Serious Illness Communication Skills Training During a Global Pandemic

Published in: ATS Scholar, Volume 3, Issue 1, pages 64–75 (2022). doi: 10.34197/ats-scholar.2021-0074OC

Posted on RAND.org on June 01, 2022

by Jared Chiarchiaro, Robert Arnold, Natalie Ernecoff, Rene Claxton, Julie W. Childers, Jane O. Schell

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Background

Communication skills is a core competency for critical care fellowship training. The coronavirus disease (COVID-19) pandemic has made it increasingly difficult to teach these skills in graduate medical education. We developed and implemented a novel, hybrid version of the Critical Care Communication (C3) skills with virtual and in-person components for pulmonary and critical care fellows.

Objective

To develop and implement a new hybrid virtual/in-person version of the traditional C3 serious illness communication skills course and to compare learner outcomes to prior courses.

Methods

We modified the C3 course in 2020 in response to the COVID-19 pandemic by adapting large-group didactic content to an online format that included both virtual asynchronous and virtual live content. Small-group skills training remained in person with trained actors and facilitators. We administered self-assessments to the participants and compared with historical data from the traditional in-person courses beginning in 2012. After the 2020 course, we collected informal feedback from a portion of the learners.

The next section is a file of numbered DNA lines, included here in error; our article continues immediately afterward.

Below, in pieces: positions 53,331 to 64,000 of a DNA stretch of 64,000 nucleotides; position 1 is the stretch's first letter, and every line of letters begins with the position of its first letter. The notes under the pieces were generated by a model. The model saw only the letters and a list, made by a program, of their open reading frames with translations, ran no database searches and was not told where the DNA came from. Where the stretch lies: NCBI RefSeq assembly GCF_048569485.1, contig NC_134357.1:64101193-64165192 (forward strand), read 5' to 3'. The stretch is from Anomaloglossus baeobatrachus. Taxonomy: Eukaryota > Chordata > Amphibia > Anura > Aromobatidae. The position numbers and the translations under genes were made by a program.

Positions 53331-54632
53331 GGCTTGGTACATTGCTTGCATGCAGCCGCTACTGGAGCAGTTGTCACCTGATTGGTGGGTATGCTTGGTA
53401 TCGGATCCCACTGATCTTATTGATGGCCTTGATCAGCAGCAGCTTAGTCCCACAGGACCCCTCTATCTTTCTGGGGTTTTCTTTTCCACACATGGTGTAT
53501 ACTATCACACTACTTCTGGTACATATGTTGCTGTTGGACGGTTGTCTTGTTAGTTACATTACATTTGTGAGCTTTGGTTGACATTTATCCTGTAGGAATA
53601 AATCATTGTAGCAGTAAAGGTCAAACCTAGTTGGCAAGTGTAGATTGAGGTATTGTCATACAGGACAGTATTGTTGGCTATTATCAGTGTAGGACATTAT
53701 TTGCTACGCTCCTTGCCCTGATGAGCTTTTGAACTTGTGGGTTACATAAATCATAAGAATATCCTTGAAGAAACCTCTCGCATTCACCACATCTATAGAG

Results

Like the traditional in-person version, participants rated the hybrid version highly. Learners reported feeling well prepared or very well prepared over 90% of the time in most communication skills after both versions of the course. Over 90% of participants in both versions of the course rated the specific course components as effective or very effective. Feedback from the learners indicates that they prefer the virtual didactics over traditional in-person didactics.

Conclusions

Pulmonary and critical care fellows rated a hybrid version of a communication skills training similarly to the traditional in-person version of the course. We have provided a scaffolding on how to implement such a course. We anticipate some of the virtual components of this training will outlive the current pandemic based on learner feedback.

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